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The Seahawks' 'Thunder and Lightning' Backfield

May 30, 2012; Renton, WA, USA; Seattle Seahawks running back Robert Turbin (22) returns to the lockerroom following an OTA practice at the Virginia Mason Athletic Center. Mandatory Credit: Joe Nicholson-US PRESSWIRE
May 30, 2012; Renton, WA, USA; Seattle Seahawks running back Robert Turbin (22) returns to the lockerroom following an OTA practice at the Virginia Mason Athletic Center. Mandatory Credit: Joe Nicholson-US PRESSWIRE

My colleague Ben Harbaugh got me thinking the other day with a Closer Look at the Beast-Hulk, also known as Seahawks' rookie running back Robert Turbin. As I said in the commentary there on Saturday, I'm very interested to see how much and in what situations the Seahawks use Turbin this season. Will he be primarily be a third-down back? Does he have the blitz pick up, pass protection chops? Will he be more of a rotation back with Marshawn, meant to limit carries and spread out the work load and punishment that NFL backs take over the course of a season?

We've heard a lot about how Pete Carroll likes the "Thunder and Lightning" element to the run game - Tom Cable has mentioned this as well - but one of the obvious disadvantages to that style, particularly when the 'lightning' element is a smaller, scat-back, third-down back style of player like, say, Leon Washington, is that defenses can see that when "lightning" is on the field, they should expect it will be an outside run or a swing pass, or more probably just a pass. Leon got so few carries last year because he may be considerably more one-dimensional when compared to even Justin Forsett, who looks like an outside runner but actually packs punch like a bigger back. More important, defenses could see which back breaks the huddle and have the immediate advantage predicting whether it will be a run - inside or outside - or a pass. Teams study this very closely - tendencies out of personnel groupings, down and distance, in a similar manner a batter might study a pitcher's preferences with certain counts, righties or lefties.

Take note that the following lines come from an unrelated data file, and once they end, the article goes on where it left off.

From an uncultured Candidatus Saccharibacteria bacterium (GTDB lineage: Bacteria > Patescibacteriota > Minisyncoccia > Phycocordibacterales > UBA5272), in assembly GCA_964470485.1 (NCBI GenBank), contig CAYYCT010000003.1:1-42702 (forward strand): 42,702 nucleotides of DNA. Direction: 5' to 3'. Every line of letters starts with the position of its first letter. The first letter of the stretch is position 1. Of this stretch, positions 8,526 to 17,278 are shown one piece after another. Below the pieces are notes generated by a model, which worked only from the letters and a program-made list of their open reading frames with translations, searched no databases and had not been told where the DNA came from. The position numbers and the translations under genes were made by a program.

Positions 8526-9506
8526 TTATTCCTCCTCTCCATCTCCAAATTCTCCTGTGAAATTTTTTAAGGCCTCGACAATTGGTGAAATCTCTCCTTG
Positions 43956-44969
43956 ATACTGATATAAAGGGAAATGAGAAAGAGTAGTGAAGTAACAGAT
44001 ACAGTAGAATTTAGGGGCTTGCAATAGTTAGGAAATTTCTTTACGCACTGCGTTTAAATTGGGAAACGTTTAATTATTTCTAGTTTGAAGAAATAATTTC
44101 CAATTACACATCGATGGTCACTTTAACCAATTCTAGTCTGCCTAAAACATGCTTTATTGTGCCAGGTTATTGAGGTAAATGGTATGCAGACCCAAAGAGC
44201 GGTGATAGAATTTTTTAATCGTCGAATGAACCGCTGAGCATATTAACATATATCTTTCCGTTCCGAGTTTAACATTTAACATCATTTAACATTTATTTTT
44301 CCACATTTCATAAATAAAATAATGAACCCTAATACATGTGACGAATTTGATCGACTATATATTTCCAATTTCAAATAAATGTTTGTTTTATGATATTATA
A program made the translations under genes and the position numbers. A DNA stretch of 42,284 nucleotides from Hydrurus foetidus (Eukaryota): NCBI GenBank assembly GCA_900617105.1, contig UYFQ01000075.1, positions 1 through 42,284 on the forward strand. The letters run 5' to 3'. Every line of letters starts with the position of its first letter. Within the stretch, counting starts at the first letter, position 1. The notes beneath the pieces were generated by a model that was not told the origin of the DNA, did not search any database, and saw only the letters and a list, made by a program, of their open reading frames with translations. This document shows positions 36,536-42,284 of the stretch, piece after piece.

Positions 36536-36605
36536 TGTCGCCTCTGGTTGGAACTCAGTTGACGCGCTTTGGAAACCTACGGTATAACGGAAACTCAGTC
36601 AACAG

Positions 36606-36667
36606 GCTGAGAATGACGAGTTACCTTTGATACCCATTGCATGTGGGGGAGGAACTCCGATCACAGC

With Lynch and Turbin, their similar builds, overlapping skillsets, and ability to run inside or outside, catch a swing pass, or simply pass block, disguises offensive playcallng very well. The Lynch/Turbin combo, in theory, should diminish predictability. Another Pat Kirwin "Take Your Eye Off the Ball" quote for you:

"When a team has two guys who can run the ball effectively from the same personnel and formations and can be used in the same down-and-distance situations, the team has a tactical advantage."

Going back to Ben Harbaugh's look at the rookie out of Utah State, "Turbin rarely falls anywhere but forward and he usually takes at least one defender for a ride. This fits nicely with his assumed role on the team. When spelling Marshawn in the second half, we're probably looking to wear down defenses and grind out victories. If Marshawn is hurt, Turbin's power driving forward will help our running game remain consistent in the absence of our franchise back."

However, as Harbaugh points out, "several sources, including Pete Carroll, have noted the quickness Turbin displayed at mini camps. There's no doubt that he has rare explosiveness for a back his size."

Seahawks Assistant Head Coach and Offensive Line Coach Tom Cable addressed this as well, earlier in the offseason. "One thing that this system has had - we had it in Oakland with McFadden and Bush, is we had a fast guy, an explosive guy, and a really heavy pounder - a heavy guy in Michael Bush," said Cable. "What we want to do is use Marshawn's style, the violence that he runs with, and see if we could put more speed back there with the size.

"That's what Turbin brings. He may not be as violent a runner as Marshawn is, but he's more of a slasher and he's carrying 228 pounds. So, you like that. They're going to offset each other. It's kind of like changing gears in your car - when you get Marshawn, he's going to bang on you, break tackles and run through tackles, and make you miss and all that, and this guy's going to stick his foot in the ground, make you miss, and finish."

As said - Turbin is fast - hopefully very fast, and also quick - laterally and with that "plus" burst that you might hear scouts talk about. With Turbin as the 'lightning' element to the Seahawks' run game to counter or augment the punishing style that Lynch brings, his presence in the huddle will keep defenses on their heels, guessing at the playcall, and providing a little different style to have to account for. The key here though is that theoretically, Turbin can also be a between-the-tackles runner like Lynch that doesn't betray the offensive play prior to the snap. The main question will be whether or not Turbin can assimilate into the Cable system - it took Marshawn eight weeks to get there last season before he finally broke out against Dallas. Lynch finally accepted the fact he can't dance around behind the line, and in this system, you need decisive cuts and north-south running. As Cable put it, and I'm paraphrasing, 'you get from Point A to Point B the way I want you to. You can do your thing to get from Point B to Point C."

Now, revisit the Robert Turbin cutups from DraftBreakdown's great crew - JMpasq, PhillyJimmy and more.